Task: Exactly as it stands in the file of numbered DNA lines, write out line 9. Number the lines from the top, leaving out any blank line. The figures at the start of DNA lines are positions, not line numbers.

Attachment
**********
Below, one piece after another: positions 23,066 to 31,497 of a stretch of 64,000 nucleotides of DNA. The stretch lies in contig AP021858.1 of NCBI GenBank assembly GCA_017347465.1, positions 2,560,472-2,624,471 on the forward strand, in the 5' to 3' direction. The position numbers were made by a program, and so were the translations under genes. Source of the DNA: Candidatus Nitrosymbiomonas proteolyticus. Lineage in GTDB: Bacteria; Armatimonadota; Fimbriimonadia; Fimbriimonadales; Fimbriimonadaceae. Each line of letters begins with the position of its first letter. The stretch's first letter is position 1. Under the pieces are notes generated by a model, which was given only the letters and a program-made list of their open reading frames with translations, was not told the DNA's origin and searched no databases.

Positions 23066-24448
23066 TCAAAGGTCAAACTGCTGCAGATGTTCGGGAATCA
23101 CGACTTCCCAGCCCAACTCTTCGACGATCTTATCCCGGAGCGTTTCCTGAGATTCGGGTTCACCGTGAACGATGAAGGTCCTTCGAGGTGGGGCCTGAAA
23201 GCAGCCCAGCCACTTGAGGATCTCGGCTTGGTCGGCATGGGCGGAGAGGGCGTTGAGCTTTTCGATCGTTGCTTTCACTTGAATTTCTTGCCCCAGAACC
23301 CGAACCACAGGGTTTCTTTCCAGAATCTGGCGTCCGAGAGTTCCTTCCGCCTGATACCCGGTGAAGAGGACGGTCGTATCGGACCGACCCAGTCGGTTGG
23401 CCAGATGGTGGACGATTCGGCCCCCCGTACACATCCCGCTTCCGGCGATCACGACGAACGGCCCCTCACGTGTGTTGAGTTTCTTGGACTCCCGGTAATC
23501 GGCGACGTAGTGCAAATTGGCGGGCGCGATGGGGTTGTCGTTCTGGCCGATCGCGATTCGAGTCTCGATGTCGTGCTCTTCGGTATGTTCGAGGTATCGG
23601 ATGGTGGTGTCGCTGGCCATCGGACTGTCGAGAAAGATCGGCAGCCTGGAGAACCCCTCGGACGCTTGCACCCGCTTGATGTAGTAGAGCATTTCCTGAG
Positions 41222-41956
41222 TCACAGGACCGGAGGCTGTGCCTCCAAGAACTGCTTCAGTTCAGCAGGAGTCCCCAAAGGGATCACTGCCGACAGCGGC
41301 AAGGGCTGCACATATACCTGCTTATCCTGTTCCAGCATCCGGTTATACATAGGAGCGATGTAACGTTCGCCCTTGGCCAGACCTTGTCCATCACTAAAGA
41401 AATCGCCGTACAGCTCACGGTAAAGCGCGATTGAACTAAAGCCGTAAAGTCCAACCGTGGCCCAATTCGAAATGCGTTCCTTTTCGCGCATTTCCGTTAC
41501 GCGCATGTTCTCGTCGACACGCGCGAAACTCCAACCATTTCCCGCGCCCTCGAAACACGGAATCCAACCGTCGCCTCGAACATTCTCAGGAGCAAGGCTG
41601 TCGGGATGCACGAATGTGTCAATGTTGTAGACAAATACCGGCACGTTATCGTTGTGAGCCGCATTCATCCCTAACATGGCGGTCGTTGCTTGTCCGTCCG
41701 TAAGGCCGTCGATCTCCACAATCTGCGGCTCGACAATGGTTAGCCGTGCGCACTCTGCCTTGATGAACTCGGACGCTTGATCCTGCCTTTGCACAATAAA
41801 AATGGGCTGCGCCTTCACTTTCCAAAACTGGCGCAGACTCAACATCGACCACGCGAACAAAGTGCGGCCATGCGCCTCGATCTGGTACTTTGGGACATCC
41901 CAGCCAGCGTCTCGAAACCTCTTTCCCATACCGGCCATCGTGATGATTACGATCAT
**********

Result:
23601 ATGGTGGTGTCGCTGGCCATCGGACTGTCGAGAAAGATCGGCAGCCTGGAGAACCCCTCGGACGCTTGCACCCGCTTGATGTAGTAGAGCATTTCCTGAG